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Fantasy Football Draft Rankings: ADP vs. Experts (2024)

Fantasy Football Draft Rankings: ADP vs. Experts (2024)

If you’re already drafting or ranking for the 2024 fantasy season, FantasyPros has you covered with expert consensus rankings (ECR) and average draft position (ADP) data. But sometimes, the experts’ rankings of players and where those players are being drafted don’t jive. Below are a few examples and what we should do with that information.

Consensus Rankings vs. ECR: Standard

Brandon Aiyuk (WR – SF)

  • Consensus ADP: 30 Overall (WR15)
  • ECR: 18 Overall (WR9)

While the actual difference in Brandon Aiyuk’s rankings is not huge, it is the difference between him becoming a WR1 or WR2 on your fantasy team. The implications could be huge.

The rankers currently have him as a top-nine option, which would make him the top receiver on most fantasy teams. It’s a title well earned after a fourth season that saw him top 1,300 yards, including seven 100-yard receiving games despite fewer targets and receptions. The boost in efficiency resulted in him being a top-10 fantasy receiver.

Heading into the 2024 season, it seems more likely that Aiyuk will stay in San Francisco after some rumblings of him being moved since he is due an extension. But all signs point to the 49ers running it back after a Super Bowl appearance.

So why is he ‘just’ the 15th WR off the board in ADP? It’s a good question as there are a few examples of players that shouldn’t be ahead of him, including his teammate Deebo Samuel. Not only is Samuel two years older but he’s shown to be more fragile and didn’t have nearly as good of a season last year. There’s also Stefon Diggs, who may or may not still be a Bill next season after his production fell off a cliff in the last half of the 2023 season. For example, he failed to top 87 yards from Week 7 on and scored only three times in that span.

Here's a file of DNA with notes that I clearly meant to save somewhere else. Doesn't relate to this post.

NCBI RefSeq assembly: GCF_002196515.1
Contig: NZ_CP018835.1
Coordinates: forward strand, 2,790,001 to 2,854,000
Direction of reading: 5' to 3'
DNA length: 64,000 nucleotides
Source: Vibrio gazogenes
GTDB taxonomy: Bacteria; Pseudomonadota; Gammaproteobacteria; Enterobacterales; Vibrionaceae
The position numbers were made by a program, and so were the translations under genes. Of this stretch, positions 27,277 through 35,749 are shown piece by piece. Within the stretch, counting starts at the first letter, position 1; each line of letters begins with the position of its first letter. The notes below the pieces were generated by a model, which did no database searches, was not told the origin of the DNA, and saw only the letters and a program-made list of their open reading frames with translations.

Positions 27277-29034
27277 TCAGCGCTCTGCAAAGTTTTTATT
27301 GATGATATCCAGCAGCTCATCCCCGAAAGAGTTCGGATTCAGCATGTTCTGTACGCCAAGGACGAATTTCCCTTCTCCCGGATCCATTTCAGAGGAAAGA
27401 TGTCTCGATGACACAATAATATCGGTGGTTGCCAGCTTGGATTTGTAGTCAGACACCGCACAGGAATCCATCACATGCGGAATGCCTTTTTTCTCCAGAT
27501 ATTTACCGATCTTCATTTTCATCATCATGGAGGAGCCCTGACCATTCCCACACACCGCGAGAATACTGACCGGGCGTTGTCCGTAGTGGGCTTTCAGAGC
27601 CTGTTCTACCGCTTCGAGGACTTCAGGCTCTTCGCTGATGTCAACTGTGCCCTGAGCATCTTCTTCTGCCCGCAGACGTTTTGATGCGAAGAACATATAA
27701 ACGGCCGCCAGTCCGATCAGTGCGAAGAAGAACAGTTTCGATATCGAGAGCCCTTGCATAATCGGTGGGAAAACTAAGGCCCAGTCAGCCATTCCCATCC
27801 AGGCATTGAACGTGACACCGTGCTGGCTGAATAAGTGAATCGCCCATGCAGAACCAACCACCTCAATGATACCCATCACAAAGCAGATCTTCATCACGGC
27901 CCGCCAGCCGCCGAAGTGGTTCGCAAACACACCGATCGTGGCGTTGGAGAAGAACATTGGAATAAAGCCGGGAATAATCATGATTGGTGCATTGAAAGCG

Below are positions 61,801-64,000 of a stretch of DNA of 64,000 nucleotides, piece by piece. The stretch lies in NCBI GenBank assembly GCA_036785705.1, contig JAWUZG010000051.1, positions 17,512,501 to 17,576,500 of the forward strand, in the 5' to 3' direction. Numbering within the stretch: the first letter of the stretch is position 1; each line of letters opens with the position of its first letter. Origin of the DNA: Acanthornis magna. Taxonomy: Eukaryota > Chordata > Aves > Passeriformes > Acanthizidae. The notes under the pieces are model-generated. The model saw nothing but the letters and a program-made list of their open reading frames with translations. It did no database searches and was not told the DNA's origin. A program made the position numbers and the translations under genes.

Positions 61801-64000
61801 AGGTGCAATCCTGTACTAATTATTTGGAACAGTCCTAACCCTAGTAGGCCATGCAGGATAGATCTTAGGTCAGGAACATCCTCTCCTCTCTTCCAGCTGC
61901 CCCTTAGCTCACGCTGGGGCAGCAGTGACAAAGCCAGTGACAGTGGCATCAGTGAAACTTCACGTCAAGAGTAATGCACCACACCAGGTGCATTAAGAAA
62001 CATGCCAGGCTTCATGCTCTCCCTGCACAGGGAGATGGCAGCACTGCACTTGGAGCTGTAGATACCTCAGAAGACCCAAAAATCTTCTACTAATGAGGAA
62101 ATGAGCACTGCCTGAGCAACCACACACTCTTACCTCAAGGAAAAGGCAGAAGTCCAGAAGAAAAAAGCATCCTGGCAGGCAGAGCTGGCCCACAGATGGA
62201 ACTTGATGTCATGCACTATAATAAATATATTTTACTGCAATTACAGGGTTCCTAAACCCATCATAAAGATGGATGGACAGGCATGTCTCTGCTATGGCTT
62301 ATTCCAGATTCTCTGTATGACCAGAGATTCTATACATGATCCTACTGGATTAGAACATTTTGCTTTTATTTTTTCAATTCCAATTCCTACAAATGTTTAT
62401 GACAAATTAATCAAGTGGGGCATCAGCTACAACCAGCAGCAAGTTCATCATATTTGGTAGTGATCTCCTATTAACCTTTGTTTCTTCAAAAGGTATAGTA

Aiyuk is just now entering his prime and all of the pieces that were in place last year during his breakout are back including quarterback Brock Purdy and play-caller Kyle Shanahan. If he fails to sign an extension before the 2024 season starts, his managers will have the bonus of a contract-year version of Aiyuk, who will have all the motivation in the world to have his best season.

Sam LaPorta (TE – DET)

  • Consensus ADP: 26 Overall (TE1)
  • ECR: 13 Overall (TE1)

Sam LaPorta’s ascension to fantasy TE1 was fast and furious. It took just one season thanks to a breakout rookie season that saw LaPorta finish with 86 receptions for 889 yards and 10 touchdowns. Not only did he finish as the top fantasy tight end but he finished 11th overall in scoring.

LaPorta accomplished this by immediately being a major component of the Lions offense. On a team that included Amon-Ra St. Brown, who was named an All-Pro in 2023, LaPorta finished second on the team with 120 targets. It was impressive for a rookie tight end — any tight end, really — to see that much attention on his team and compared to other tight ends where his 120 targets ranked fifth last season.